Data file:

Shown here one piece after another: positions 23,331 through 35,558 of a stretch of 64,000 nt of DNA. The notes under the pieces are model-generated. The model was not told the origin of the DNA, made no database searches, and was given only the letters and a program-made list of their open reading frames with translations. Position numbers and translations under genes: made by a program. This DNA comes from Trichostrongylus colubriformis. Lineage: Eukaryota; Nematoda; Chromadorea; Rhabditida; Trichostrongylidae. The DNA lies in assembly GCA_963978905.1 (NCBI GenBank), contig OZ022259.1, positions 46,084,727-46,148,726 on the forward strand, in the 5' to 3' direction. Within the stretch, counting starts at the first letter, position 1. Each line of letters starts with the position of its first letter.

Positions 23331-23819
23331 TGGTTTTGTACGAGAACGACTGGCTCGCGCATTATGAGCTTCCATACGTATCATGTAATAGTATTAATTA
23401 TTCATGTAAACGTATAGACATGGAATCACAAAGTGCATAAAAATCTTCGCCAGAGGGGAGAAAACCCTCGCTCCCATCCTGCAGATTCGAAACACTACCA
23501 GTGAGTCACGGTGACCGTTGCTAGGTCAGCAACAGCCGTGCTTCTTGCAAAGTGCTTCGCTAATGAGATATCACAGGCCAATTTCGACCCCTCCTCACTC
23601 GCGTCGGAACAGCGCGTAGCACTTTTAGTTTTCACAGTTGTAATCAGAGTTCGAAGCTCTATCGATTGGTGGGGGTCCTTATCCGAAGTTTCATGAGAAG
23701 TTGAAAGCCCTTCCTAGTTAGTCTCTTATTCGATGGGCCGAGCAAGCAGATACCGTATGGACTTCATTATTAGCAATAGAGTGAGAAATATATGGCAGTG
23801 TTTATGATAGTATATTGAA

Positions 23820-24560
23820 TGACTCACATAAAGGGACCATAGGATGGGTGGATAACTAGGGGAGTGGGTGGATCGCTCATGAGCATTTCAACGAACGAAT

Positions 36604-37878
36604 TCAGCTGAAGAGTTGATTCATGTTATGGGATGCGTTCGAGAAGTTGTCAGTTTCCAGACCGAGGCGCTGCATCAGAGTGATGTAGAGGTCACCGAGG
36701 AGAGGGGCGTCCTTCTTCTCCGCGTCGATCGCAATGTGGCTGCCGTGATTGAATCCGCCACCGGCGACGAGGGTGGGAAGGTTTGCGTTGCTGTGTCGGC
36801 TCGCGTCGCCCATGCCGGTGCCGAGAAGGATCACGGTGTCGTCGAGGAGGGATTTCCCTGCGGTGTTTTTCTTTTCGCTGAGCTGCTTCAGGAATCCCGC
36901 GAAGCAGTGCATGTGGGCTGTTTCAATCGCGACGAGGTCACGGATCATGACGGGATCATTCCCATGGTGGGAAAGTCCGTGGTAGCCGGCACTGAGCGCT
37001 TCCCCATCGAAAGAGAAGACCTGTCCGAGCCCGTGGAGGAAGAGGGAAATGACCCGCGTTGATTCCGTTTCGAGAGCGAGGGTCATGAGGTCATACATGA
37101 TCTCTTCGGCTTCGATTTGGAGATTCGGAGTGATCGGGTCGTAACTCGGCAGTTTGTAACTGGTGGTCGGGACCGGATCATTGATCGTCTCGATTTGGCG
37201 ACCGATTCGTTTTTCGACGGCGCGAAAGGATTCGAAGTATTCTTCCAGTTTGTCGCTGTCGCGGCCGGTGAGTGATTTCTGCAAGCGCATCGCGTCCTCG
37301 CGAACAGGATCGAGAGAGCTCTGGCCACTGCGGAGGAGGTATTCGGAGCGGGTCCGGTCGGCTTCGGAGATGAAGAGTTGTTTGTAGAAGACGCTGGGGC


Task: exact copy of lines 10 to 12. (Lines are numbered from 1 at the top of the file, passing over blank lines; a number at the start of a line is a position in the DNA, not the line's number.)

23820 TGACTCACATAAAGGGACCATAGGATGGGTGGATAACTAGGGGAGTGGGTGGATCGCTCATGAGCATTTCAACGAACGAAT

Positions 36604-37878
36604 TCAGCTGAAGAGTTGATTCATGTTATGGGATGCGTTCGAGAAGTTGTCAGTTTCCAGACCGAGGCGCTGCATCAGAGTGATGTAGAGGTCACCGAGG